Holocaust Museum Aims to Predict, Prevent State-Led Mass KillingsBreaking News
tags: Holocaust Museum, Early Warning Project
The phrase “Never Again” rings cold and hollow as the world faces one “Again” after another: instances of genocide and state-sponsored mass killings have continued to accumulate in the seven decades since the end of the Holocaust, along with responses that are too little and too late. Because the track record has been so disappointing, a new project aims to identify risk before mass killings even begin.
The Early Warning Project—launched publicly on Monday by the United States Holocaust Memorial Museum’s Simon-Skjodt Center for the Prevention of Genocide and the Dickey Center for International Understanding at Dartmouth College—uses a combination of statistical analysis and expert opinions to try to gauge the risk of new mass killing episodes in countries around the world, and to turn the conversation to one of prevention rather than just response.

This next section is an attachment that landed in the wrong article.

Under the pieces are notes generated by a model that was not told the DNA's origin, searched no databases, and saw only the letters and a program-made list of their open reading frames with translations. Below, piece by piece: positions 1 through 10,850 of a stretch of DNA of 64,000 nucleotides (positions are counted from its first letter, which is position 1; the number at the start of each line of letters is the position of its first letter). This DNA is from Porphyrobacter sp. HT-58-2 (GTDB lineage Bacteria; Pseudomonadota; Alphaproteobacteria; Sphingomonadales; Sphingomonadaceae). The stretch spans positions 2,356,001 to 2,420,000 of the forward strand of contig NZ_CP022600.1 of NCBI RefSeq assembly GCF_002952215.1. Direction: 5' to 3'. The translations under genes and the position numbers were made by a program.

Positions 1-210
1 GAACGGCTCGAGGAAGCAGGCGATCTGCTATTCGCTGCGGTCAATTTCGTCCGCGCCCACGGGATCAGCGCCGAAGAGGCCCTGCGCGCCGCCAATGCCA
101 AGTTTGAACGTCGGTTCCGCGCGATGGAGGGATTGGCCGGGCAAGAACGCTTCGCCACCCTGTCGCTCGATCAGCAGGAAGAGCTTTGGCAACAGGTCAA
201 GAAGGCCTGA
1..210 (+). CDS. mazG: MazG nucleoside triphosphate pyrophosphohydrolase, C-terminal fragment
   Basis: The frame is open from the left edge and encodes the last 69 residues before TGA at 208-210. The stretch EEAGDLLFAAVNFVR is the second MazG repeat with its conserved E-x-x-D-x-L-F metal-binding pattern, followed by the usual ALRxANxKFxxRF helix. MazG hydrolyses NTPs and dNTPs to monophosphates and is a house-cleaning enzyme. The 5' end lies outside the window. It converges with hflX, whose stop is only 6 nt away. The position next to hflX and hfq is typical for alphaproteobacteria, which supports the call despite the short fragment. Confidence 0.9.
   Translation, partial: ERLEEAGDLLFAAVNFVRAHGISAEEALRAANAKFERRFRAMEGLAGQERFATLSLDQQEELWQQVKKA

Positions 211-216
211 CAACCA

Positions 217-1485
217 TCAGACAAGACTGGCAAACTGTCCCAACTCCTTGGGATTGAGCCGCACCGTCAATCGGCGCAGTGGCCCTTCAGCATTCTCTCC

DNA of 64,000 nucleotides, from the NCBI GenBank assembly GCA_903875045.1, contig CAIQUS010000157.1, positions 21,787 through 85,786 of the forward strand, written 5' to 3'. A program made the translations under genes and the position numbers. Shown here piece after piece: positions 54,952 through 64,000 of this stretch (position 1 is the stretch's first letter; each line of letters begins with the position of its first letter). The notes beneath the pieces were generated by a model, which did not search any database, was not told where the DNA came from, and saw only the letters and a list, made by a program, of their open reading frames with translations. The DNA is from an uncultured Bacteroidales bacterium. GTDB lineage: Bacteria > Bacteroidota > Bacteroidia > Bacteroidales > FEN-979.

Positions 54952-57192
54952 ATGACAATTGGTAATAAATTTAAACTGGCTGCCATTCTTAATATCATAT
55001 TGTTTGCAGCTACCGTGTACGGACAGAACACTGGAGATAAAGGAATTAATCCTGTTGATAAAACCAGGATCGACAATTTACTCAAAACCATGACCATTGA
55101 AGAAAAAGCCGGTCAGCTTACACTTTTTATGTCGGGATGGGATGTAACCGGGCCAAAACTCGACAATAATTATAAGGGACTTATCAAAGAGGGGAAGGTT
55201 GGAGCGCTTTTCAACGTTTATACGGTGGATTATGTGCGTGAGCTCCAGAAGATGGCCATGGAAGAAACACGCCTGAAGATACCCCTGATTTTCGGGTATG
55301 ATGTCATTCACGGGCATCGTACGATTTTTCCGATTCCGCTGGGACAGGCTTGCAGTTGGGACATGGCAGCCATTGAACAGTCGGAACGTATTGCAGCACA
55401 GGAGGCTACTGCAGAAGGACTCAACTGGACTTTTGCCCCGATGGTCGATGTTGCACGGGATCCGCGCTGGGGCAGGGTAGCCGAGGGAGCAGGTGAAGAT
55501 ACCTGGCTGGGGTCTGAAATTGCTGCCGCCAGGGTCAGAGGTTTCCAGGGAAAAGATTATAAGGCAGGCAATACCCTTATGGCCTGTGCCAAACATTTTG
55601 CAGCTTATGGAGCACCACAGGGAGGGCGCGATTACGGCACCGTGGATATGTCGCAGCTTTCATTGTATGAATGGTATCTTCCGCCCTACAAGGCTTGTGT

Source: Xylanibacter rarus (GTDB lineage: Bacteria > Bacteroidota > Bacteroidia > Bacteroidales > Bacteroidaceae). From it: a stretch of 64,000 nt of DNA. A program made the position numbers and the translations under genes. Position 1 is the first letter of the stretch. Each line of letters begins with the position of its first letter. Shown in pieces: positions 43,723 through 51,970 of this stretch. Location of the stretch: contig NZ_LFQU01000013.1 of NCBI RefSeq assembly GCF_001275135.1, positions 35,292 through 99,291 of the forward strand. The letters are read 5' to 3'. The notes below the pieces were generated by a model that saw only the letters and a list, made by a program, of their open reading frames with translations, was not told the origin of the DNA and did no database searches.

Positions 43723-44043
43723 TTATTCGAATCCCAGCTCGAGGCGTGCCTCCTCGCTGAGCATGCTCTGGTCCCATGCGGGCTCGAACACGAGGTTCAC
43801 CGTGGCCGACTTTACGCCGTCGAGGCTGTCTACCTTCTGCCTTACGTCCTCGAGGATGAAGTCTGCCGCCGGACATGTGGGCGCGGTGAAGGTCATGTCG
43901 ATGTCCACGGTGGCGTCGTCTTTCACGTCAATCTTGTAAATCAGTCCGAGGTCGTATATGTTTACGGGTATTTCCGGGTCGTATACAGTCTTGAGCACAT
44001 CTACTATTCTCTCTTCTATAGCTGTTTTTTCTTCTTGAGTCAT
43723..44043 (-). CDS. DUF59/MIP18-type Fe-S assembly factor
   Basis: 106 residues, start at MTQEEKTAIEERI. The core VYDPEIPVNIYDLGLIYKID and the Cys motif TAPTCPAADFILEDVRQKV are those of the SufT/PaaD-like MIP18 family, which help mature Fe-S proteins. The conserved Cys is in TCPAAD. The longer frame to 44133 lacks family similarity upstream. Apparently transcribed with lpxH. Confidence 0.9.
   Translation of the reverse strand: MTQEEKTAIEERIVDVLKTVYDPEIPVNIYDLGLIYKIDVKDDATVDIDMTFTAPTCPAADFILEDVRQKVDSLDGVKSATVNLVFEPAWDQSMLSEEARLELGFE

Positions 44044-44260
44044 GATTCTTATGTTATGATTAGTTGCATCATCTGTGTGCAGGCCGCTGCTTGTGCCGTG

“Most of these countries will be put on the radar once the first shot is fired and once the bodies begin to pile up,” says Cameron Hudson, director of the Simon-Skjodt Center for the Prevention of Genocide. But “preventive policies are more effective,” he adds. They’re “cheaper in terms of political cost, they’re cheaper in terms of financial cost, and they save lives.”
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